The Artisan Lounge might be my favorite bar in Vegas ... if I didn’t keep forgetting about it.
Entering the hotel bar feels like stepping into the board game Clue. The Artisan is dark and mysterious and smart and has a beautiful bar top free of video poker, the scourge of flat-surface-seeking drinkers. I love that the patrons look like members of a Sherlock Holmes DJ collective. (Though I don’t know how that’s possible considering all my friends love the Artisan and none of them look vaguely steampunk.)
With floor-to-ceiling reproductions of paintings, the Artisan might be the closest thing to an art museum Vegas sees again this century. Yet I’ve been there so many times the setting has become invisible to me. So when I introduce friends to this bar, I grow annoyed that they spend the entire time with their heads in the ornate ceiling.
Most of those friends are from LA, and they love the Artisan. That’s because it looks like a film-noir dream, an oasis in the middle of an industrial wasteland. It’s a shame I’ve become somewhat immune to the charms of my best lady. I’ll blame it on the location:
The Artisan is a “hidden gem.” I hate it when travel writers use tired phrases like that; they ruin it for the rest of us by making every geographical description a cliché. But the Artisan really is hidden: It’s located under the I-15 on a forgettably gritty stretch of Sahara. The place seems to shirk from the roadways, so while it’s not necessarily inconvenient it’s near-invisible.
My only complaint is the required valet parking. I’d rather walk a mile than spend the $2. One of my friends explained that valet was required because the parking lot is too small for nonprofessional drivers. Fair enough. I can’t parallel park, so I made my peace with the Artisan’s valet and chalked it up to economic stimulus. Nonetheless, it’d been a long time since I’d last visited my old friend.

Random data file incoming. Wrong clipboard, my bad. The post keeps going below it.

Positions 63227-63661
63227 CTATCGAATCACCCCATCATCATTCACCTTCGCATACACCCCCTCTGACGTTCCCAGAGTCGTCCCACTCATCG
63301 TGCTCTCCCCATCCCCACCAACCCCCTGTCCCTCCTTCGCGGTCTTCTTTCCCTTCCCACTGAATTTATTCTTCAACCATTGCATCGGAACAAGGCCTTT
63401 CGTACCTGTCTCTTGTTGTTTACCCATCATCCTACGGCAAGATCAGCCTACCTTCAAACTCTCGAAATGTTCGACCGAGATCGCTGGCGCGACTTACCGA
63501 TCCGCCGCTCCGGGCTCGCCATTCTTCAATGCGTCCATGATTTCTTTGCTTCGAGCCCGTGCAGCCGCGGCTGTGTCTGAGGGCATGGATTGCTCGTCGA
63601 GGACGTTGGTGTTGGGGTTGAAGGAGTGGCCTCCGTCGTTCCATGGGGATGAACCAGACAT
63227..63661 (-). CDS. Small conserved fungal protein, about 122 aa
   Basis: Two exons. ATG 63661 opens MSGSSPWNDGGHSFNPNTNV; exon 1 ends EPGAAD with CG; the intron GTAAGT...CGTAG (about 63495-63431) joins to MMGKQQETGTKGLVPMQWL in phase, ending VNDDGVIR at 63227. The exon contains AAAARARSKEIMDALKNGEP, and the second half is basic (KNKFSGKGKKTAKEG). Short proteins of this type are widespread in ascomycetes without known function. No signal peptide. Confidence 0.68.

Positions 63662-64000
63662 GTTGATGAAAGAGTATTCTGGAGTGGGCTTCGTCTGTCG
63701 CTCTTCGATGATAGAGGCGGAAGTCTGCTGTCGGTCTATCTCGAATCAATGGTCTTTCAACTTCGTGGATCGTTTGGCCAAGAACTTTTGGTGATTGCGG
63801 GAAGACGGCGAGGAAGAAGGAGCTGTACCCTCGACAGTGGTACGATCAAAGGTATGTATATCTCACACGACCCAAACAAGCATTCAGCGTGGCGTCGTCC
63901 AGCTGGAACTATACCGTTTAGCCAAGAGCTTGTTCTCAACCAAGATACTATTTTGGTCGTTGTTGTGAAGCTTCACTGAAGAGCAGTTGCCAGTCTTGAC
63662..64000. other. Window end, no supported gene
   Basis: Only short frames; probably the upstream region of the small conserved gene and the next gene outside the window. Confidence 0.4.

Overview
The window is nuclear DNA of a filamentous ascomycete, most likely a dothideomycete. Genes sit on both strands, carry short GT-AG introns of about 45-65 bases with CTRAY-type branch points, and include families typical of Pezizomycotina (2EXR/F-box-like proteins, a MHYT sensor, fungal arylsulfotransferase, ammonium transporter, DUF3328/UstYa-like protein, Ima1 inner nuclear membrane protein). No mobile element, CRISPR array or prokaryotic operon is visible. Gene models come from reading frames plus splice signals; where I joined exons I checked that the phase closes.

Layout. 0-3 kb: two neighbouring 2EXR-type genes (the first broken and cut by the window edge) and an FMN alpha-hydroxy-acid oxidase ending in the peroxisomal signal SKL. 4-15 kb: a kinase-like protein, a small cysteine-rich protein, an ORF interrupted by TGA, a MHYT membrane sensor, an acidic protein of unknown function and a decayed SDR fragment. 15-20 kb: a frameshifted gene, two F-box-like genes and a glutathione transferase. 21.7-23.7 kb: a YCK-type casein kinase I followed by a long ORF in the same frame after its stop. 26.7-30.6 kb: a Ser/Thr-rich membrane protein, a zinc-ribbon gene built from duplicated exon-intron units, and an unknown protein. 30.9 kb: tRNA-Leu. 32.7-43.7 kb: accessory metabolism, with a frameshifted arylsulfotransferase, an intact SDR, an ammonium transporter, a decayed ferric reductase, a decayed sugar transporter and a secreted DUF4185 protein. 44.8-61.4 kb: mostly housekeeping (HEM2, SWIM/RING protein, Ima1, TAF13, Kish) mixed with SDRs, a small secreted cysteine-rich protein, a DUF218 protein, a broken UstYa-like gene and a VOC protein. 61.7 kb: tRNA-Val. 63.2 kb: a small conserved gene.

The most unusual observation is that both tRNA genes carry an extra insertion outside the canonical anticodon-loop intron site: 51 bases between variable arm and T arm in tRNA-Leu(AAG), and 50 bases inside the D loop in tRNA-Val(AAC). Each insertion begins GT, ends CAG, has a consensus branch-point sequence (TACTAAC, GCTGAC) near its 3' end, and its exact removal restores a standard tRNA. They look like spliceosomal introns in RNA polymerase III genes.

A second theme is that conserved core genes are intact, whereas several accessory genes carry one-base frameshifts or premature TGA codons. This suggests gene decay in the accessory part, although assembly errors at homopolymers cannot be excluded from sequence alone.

Sometimes the next place we see our long-lost friends is on the 10 p.m. news. This recently happened with the Artisan. According to Channel 13 Action News: “The Health District also temporarily shut down the hotel’s only bar earlier this month after finding bugs in the booze, something that’s noted as a repeat problem … the Health District also found mold in the bar’s ice machine—another repeat violation; little to no sanitizer for the glasswasher; dirty soda gun cups and wine racks, and unprotected overhead sewer lines.”
Upon discovering this report, I went through the typical stages of grief. But I stopped myself at acceptance. I had to decide if I was going to let a few health-code hiccups come between me and the closest thing I’ve come to a committed relationship since moving to Vegas. As one of my friends said, “Every bar has fruit flies; this one just got caught.” Besides, according to a PDF copy of the October 2009 health inspection, the customer complaint that sparked the scandal could never be validated.
So I returned to the bar to make amends and to see if it was really as bad as the muckrakers put forth. The place was still beautiful, and I fell in love all over again.
Also, I brought more friends. Friends who kept their heads in the ceiling and friends who pleaded for me to be positive, because this was the coolest and classiest bar in Vegas. The friends who were busy ceiling-staring were hard pressed to find “the bar ceiling buckling and cracking apart right over patrons’ heads” as Channel 13 states it found. As for me, I saw something ambiguous and nonthreatening.
The only red flag: The bar was mysteriously understocked. For example, they were out of beer ... any beer. Nonetheless, the bartenders worked heroically to provide drinks from what was available. One of the bartenders even told a story about an angry ex-employee trying to sabotage the hotel by trashing the kitchen and calling the health department.
Likely story? I decided it didn’t matter either way. If you want to hang with the Adam’s Family, then you have to accept a few roses with their flowers cut off. That’s what friendship is all about.